Why Ban Greyhound Racing?The Humane Society of Tucson

Tucson, Arizona
The ugly truth behind greyhound racing. These were dogs brought
to be killed at a shelter at the end of the season because they were no
longer of use for dog racing.
Sadly, greyhound racing is not a “sport”
about fast dogs, but a state-sanctioned form of gambling ruled by profit.
It is inherently cruel to a gentle and ancient breed of dog once favored
by nobility.
When greyhounds do not run profitably, they are of
little use to the racing business. Approximately 20,000+ greyhounds are
killed each year in the United States alone. Despite racing industry propaganda,
the majority of unwanted greyhounds are not placed as pets – there are simply
not enough homes for them all.
The discards of an American business.
Since 1990, there have been more than 51 media-documented
cases of mistreatment of greyhounds, collectively involving thousands
of dogs. These cases include greyhounds shot, abandoned, left starving in
their crates, sold for medical experimentation, and even electrocuted.
Those greyhounds lucky enough to make it to a racetrack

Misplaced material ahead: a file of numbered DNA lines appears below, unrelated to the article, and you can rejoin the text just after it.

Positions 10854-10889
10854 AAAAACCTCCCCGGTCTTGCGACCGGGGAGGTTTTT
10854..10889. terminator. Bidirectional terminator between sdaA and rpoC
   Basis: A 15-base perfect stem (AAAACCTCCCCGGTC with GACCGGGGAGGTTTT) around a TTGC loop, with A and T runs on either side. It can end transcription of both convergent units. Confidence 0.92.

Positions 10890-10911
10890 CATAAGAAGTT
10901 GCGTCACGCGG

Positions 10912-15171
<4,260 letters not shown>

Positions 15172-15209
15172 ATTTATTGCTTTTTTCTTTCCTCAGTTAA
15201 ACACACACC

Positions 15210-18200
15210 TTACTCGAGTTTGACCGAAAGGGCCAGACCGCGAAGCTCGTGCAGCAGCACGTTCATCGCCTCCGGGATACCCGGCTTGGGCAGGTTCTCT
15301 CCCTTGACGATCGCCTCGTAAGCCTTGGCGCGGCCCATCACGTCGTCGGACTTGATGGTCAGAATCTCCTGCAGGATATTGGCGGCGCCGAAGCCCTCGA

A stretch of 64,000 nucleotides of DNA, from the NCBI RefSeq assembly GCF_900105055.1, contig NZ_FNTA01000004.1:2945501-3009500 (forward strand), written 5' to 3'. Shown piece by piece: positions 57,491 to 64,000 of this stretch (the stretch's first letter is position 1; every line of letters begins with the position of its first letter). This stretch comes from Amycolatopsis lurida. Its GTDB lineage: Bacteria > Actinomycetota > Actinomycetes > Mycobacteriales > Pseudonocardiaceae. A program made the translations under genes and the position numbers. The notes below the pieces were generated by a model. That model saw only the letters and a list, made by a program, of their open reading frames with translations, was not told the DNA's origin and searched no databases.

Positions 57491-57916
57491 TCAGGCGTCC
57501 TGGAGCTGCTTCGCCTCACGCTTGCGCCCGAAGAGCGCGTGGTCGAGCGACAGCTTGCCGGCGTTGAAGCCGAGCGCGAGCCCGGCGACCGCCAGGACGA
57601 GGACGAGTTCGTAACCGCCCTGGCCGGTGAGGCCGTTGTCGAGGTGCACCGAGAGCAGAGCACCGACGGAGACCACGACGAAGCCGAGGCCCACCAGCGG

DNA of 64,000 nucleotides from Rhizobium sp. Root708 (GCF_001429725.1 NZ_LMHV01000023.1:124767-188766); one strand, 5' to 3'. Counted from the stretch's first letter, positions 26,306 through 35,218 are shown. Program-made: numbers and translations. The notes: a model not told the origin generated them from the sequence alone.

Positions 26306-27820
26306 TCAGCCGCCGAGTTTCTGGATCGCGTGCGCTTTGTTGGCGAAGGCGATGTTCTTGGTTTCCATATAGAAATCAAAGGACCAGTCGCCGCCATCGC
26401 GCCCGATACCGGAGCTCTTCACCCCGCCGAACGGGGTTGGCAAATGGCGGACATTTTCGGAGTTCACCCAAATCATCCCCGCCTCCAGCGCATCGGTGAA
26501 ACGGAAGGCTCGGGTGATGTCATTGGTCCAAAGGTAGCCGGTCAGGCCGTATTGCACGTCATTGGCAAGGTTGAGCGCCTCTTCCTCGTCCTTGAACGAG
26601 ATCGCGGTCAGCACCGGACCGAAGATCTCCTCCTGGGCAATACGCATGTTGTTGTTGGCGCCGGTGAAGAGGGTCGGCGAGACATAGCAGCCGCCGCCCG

typically live in crates for 18-20 hours per day with exercise limited to
only every fourth day or so when they race. Some are left muzzled almost
constantly. The dogs are often fed raw meat from
diseased livestock rejected by the USDA.
It is virtually impossible to regulate greyhound racing
to ensure humane conditions for the dogs. Individual state regulations are
of little use because a dog may be bred/trained in one location and then
race in several different states. More importantly, economic interests always
stand to prevail over any regulations or concern for the dogs. At some tracks,
owners/trainers of unprofitable kennels barely have enough money to feed
racers, much less provide medical treatment or humane death. In other instances,
trainers are afraid to speak out about abusive situations or poor conditions
for fear that they will lose their jobs. All parties involved with the dog
racing industry – including track owners, state governments, and even some
greyhound adoption groups – have a monetary incentive to cover-up or ignore
abuses and to keep secret the massive numbers of dogs killed annually.
© Copyright 1997-1999 Greyhound Protection League